In 1979, Margaret Thatcher was voted in on a Tory landslide with the ‘right to buy your own council house’ being a mainstay of Conservative policy. She encouraged people to buy their own council flats and houses, although it might interest you to know, that the council tenant ‘right to buy’ idea was first proposed in the late 1950’s and formed part of the manifesto of the Labour party. Yet Maggie’s version was based on massive discounts for tenants and 100% mortgages (i.e. no deposit). However, the real bugbear was that half the monies raised from the house sales went to central Government and the other half to the local authorities… but that money had to be used to reduce the local authorities’ debt rather than building new houses – so houses were being sold and not replaced.
1,787 council homes in the Lancaster area have been bought in the last 40 years (an average of 45 per year)
Interestingly, the Tories relaxed the rules in 2012 for right to buy and raised the highest discount on a property to £75,000 (it has subsequently increased further, to £100,000, in some parts of the UK). 79 council houses have been sold locally since the rule change, raising £5,915,790 since 2012.
The issue, according to many existing council house tenants, is that those tenants-turned-homeowners subsequently sell on their ex-council homes at a huge profit, meaning the demographics of those areas has become ever more transient. More specifically, properties that were once council homes are now owned by buy-to-let landlords who rent them out on a short-term basis.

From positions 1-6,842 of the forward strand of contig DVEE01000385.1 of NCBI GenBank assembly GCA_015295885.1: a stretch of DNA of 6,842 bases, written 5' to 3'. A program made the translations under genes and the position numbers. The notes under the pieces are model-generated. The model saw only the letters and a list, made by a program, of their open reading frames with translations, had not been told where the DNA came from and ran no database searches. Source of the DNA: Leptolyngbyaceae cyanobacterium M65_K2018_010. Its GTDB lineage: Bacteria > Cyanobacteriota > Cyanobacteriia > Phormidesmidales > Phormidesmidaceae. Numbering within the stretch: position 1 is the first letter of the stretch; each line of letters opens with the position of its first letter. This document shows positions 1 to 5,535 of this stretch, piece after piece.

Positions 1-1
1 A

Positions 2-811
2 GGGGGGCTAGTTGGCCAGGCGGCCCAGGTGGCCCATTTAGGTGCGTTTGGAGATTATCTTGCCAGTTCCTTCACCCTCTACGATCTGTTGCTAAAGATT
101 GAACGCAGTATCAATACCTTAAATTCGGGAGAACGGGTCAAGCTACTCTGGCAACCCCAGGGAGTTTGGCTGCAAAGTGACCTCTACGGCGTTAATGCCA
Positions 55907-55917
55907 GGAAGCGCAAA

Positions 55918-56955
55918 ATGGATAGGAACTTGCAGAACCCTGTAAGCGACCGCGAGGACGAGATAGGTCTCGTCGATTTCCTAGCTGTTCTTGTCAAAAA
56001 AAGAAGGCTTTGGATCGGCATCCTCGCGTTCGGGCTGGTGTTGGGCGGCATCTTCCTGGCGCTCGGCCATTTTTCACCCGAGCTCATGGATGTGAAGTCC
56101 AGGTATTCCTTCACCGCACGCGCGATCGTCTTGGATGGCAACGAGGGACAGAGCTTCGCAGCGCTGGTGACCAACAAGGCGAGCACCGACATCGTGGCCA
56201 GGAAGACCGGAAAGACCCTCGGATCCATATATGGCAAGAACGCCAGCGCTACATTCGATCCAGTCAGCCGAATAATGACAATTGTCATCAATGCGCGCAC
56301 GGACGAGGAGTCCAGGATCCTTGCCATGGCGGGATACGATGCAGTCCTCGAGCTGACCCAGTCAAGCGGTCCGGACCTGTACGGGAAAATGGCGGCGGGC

Yet up to this point in time, nothing has been said about ‘other’ type of social housing – housing association properties. Whilst council houses are properties owned by the local authority providing low cost social housing, housing associations also provide lower-cost social housing for people in need of a home, yet they are private, non-profit making organisations.
The Tories state that one of the biggest divides in our British society is between those who can and cannot afford their own home, so they plan to establish a new national model for shared ownership which allows people in new housing association properties to buy a proportion of their home while paying a lower/subsidised rent on the remaining part – helping thousands of lower income earners get a step onto the housing ladder.
So, what for the tenants of the existing 1,039 housing association households in Lancaster? The Conservatives have said they will work with housing associations on a voluntary basis to determine what right to buy offer could be made to those Lancaster tenants, although there are already existing rules which give most housing association tenants the right to buy their home, yet with only modest discounts of £9,000 to £16,000 depending on where you live. So, what does all this mean for the current homeowners and landlords of Lancaster properties?
The Tories sold off 1,128 council houses in Lancaster whilst in power between 1979 and 1997
This really created waves in the housing market in the 1980’s and was a contributory factor to the housing crash of 1987, when Dual-MIRAS tax relief was removed by Nigel Lawson. By the selling off council housing in those years they were accused of selling off the family silver cheaply, thus creating the foundation of the buy-to-let boom of the early to mid 2000’s, because of the major shortage of affordable housing being sold in the previous two decades.
Yet this time round, note the Tories have stated this is just for new housing association properties, not existing. Also, that tenants will have the right to go into shared ownership – not outright ownership. This means this policy will have hardly any effect… unlike the Thatcher policies of 1979.